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How to Get Relief for Postpartum Pain

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How to Get Relief for Postpartum Pain

Most women experience some pain or discomfort during their pregnancies. Some develop more severe conditions, requiring bed rest, while others are just plain uncomfortable and tired. There are a variety of symptoms pregnancy causes. While pregnancy is a trying time for an expectant mother’s mind and body, many look forward to the light at the end of the tunnel: a brand-new baby and some physical relief. Unfortunately, the pain and discomfort felt during pregnancy can often carry into the first few months postpartum. Check out this guide on how to get relief for postpartum pain. 

Foot and leg pain relief  

Many pregnant women experience swelling and discomfort of their lower legs and feet. This is a common symptom that can carry over into the first few months postpartum. Women often find that swelling remains an issue that is difficult to manage until about three months after delivery. One way to obtain relief for this is by continuing to wear maternity compression pantyhose after delivery. These will be comfortable and work to relieve or diminish your swelling. If your swelling persists, contact your doctor to discuss your options, as this may be a sign of a more serious condition.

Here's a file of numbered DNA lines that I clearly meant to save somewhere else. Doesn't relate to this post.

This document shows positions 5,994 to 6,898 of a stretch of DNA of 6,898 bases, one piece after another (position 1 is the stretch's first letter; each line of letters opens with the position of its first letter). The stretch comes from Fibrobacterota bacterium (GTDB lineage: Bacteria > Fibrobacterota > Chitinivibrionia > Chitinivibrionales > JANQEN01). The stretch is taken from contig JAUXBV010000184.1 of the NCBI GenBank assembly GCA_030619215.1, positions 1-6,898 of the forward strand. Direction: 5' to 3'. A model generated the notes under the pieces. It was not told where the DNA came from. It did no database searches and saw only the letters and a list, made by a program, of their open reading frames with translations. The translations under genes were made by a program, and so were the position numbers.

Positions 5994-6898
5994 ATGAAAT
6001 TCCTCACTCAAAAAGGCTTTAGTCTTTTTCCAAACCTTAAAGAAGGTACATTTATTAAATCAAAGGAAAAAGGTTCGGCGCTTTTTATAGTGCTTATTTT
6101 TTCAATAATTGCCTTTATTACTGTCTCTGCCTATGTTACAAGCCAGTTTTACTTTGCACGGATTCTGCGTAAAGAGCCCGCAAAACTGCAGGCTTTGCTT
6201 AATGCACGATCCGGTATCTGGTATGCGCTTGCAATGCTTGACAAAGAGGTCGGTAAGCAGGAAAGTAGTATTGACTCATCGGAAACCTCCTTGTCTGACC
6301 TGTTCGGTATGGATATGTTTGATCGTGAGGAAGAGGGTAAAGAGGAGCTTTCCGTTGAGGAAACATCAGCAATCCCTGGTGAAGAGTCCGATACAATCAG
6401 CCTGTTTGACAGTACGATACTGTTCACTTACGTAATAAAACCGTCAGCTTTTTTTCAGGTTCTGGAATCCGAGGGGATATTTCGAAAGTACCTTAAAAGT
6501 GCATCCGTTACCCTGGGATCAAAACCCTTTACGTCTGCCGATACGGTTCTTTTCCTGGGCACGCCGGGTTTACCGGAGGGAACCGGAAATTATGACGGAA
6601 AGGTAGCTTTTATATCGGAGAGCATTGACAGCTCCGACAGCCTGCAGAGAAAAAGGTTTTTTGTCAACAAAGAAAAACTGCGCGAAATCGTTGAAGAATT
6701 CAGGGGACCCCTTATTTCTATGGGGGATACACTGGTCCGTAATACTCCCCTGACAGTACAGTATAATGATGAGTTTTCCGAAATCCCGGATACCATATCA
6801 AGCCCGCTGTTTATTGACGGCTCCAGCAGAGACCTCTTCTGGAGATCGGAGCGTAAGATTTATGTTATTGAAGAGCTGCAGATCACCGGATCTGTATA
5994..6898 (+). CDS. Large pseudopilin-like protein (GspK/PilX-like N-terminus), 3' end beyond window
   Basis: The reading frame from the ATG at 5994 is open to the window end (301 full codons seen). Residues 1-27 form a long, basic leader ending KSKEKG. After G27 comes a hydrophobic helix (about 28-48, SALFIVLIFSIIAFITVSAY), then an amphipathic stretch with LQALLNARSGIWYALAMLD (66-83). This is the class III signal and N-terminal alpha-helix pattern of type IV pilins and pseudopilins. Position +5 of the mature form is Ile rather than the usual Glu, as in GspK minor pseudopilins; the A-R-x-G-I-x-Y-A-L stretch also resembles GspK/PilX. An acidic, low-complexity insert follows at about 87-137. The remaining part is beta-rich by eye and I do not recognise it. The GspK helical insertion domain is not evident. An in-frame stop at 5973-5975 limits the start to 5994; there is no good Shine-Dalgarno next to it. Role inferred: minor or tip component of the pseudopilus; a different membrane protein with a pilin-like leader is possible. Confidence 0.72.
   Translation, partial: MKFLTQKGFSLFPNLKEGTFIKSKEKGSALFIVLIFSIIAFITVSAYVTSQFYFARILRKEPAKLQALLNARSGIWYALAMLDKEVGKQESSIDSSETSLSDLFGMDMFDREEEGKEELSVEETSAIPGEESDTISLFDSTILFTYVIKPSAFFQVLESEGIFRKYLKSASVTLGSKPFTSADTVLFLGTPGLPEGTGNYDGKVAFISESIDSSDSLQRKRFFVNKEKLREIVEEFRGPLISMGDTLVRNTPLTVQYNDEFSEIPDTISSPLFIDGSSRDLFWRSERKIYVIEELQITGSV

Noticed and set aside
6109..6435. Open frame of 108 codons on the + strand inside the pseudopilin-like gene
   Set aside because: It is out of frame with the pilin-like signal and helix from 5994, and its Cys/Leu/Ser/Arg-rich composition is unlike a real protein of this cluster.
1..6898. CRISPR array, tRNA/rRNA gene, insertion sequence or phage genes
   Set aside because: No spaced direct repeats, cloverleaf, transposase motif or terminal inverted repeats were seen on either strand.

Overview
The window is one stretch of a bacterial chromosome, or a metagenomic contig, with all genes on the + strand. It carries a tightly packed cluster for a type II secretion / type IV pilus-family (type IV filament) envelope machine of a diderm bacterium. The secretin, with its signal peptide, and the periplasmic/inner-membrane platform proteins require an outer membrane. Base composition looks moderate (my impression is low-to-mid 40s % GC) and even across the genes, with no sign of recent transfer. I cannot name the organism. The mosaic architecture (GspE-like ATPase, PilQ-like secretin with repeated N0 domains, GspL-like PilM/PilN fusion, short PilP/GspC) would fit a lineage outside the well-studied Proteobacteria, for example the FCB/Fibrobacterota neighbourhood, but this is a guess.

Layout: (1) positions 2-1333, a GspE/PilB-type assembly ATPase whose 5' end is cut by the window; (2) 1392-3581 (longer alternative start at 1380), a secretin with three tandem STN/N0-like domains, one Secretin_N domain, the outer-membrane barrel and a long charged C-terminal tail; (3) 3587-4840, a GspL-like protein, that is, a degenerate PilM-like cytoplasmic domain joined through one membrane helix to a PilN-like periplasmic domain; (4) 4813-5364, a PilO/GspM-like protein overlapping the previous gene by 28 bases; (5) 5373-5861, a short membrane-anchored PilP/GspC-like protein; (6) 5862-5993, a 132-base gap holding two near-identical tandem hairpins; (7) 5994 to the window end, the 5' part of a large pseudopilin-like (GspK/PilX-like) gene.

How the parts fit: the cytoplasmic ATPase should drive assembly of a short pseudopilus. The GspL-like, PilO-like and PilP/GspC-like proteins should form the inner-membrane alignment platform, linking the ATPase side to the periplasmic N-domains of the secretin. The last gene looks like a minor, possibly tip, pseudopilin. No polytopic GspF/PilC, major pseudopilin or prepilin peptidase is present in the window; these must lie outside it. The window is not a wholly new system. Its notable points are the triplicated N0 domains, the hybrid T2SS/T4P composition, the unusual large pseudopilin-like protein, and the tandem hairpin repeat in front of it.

Relief after vaginal delivery 

After delivering a baby vaginally, most women experience pain for the first few weeks postpartum. There may be swelling, stitches, and other factors causing pain and discomfort. These typically persist for up to six weeks after delivery. To help minimize your pain, a method you may want to try is icing the sore area for 10 to 15 minutes at a time with half-hour breaks in between to attempt to reduce swelling. Always consult a doctor before treating yourself at home and seek medical attention if swelling persists, pain worsens, or you notice anything abnormal.  

Relief after C-section delivery 

Delivering a baby through cesarean section causes your body a different kind of trauma than a vaginal delivery does. The incision site may feel painful for a few weeks after the procedure and your ability to move may decrease. To gain relief from incision site pain, consider applying pressure to the incision when you have to cough or sneeze. Pressure is known to help reduce the amount of pain felt. Consult your doctor about safe pain medications to take, if any, and be honest about your pain levels so your medical care team can help you achieve healing and comfort as quickly and safely as possible.

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  • Elyse Aufmann
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